About two weeks before the release of emails showing Donald Trump Jr. seeking opposition research from attorneys representing the Russian government, his father’s reelection campaign began paying the law firm now representing Trump Jr. in the ensuing political and legal fallout.
A new filing with the Federal Election Commission shows that President Trump’s reelection campaign paid $50,000 to the law offices of Alan Futerfas on June 26. On July 11, the New York Times revealed the contents of a June 2016 email exchange in which Trump Jr., through an associate, solicited damaging information about 2016 election rival Hillary Clinton.
Just a day earlier, he had enlisted the services of Futerfas, who is best known for representing four of New York’s major Italian mob families. The announcement of the hire came not from the Trump campaign but from the president’s company, where Trump Jr. remains a trustee.
Trump Jr. does not yet face any official allegations of legal wrongdoing, but he and the White House have scrambled to contain the political fallout from the controversy.
The first son has offered numerous explanations—most of them contradicted by subsequent developments—for the meeting with the Russian lawyers, whom Trump’s friend told him were representatives of the Russian government and providing information to the campaign as part of the Kremlin’s efforts to support Trump’s candidacy.
It was not immediately clear whether the campaign expenditure was renumeration for Futerfas’s representation of Trump’s son, on Russia-related or other matters. But the payment sticks out on a presidential campaign’s expenditure list: Futerfas’s expertise is in white collar criminal defense, not political and election law.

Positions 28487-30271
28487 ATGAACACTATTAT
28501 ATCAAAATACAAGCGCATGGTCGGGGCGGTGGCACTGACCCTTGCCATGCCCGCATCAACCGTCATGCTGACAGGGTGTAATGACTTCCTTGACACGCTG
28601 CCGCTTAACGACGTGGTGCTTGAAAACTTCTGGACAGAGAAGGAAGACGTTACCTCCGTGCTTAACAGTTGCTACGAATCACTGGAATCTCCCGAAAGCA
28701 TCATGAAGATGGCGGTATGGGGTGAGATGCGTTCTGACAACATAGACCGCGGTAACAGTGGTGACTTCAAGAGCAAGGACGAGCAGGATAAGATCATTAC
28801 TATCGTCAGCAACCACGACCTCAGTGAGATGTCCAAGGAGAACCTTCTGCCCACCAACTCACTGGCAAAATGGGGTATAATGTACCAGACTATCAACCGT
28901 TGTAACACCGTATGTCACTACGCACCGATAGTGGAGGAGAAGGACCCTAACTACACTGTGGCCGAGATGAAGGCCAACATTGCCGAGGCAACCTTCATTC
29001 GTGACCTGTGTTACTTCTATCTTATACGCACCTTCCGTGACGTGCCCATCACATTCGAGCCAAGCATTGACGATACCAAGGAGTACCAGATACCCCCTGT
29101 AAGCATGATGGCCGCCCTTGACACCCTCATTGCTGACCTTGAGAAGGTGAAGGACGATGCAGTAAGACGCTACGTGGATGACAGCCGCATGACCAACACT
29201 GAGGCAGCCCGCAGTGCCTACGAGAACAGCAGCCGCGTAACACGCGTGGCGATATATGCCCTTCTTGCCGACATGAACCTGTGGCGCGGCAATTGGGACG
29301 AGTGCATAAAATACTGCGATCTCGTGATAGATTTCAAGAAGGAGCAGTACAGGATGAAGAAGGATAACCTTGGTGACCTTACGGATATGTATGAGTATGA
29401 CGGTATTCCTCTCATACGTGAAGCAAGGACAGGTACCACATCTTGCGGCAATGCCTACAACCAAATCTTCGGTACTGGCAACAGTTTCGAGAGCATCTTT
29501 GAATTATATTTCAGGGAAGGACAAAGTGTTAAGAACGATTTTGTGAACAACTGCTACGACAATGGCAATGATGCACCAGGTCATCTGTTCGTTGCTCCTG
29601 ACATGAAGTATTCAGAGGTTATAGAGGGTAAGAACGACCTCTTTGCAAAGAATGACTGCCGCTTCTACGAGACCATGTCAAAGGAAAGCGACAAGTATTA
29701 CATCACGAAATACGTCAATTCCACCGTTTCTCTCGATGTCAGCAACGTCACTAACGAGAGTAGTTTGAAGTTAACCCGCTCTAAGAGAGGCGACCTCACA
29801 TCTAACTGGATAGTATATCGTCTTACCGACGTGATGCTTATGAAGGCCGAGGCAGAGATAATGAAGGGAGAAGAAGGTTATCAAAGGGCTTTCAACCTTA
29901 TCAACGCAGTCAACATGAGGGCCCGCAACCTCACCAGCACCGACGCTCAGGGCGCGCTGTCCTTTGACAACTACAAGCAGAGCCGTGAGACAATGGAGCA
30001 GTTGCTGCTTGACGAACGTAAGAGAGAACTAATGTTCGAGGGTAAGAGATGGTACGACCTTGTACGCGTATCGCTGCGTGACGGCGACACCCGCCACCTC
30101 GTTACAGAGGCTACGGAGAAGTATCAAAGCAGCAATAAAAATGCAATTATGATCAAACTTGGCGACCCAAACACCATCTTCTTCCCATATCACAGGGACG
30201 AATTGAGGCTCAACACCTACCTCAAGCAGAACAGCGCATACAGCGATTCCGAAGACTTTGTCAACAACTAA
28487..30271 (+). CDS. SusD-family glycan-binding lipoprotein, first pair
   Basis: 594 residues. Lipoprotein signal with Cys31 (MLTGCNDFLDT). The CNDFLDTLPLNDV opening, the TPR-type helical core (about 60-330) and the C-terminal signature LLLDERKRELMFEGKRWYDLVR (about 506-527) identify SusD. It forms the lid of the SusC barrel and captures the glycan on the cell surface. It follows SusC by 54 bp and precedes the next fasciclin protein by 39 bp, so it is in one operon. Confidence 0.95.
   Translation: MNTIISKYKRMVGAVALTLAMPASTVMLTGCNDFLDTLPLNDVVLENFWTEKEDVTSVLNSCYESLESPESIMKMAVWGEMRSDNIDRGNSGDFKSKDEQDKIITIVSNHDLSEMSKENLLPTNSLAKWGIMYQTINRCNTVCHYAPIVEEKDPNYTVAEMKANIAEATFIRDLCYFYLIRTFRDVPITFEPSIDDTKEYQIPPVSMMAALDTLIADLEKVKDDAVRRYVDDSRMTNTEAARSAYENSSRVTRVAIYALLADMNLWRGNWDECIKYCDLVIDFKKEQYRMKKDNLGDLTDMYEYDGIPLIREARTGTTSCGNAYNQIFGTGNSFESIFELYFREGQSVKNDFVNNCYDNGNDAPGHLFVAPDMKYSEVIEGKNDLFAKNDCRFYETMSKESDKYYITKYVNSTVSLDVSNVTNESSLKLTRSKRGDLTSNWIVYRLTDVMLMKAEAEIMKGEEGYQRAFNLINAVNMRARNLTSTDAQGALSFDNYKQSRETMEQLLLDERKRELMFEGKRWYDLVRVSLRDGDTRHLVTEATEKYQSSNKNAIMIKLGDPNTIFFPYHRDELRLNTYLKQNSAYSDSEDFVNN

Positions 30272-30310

The Trump campaign’s FEC filing shows significant expenditures on legal representation as it wades through scrutiny involving alleged Russian meddling in the 2016 election. As part of that investigation, the FBI is examining whether the Trump campaign guided Russian disinformation efforts aimed at key voting precincts.
The consulting firm owned by Brad Parscale, the former Trump campaign digital director at the center of that controversy, received more than $2 million in payments from the campaign in the second quarter.
According to the FEC filing, which was released on Saturday, 15% of the more than $4.3 million spent by the Trump campaign from April through June went towards legal representation.
That included the payment to Futerfas’s firm and more than half a million dollars to the powerhouse Washington law firm Jones Day, which has represented the Trump campaign since early in the 2016 election cycle.
But the campaign also settled on a new vendor for legal consulting services: the Trump Corporation itself. The FEC filing shows that the campaign paid the company nearly $90,000 three days after its payment to Futerfas.
The campaign has steered millions of dollars to Trump companies since 2015, but that appears to be the first time it paid a Trump entity for legal services.
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Additional Trump companies received another $120,000 in campaign payments in the second quarter, the FEC filing shows.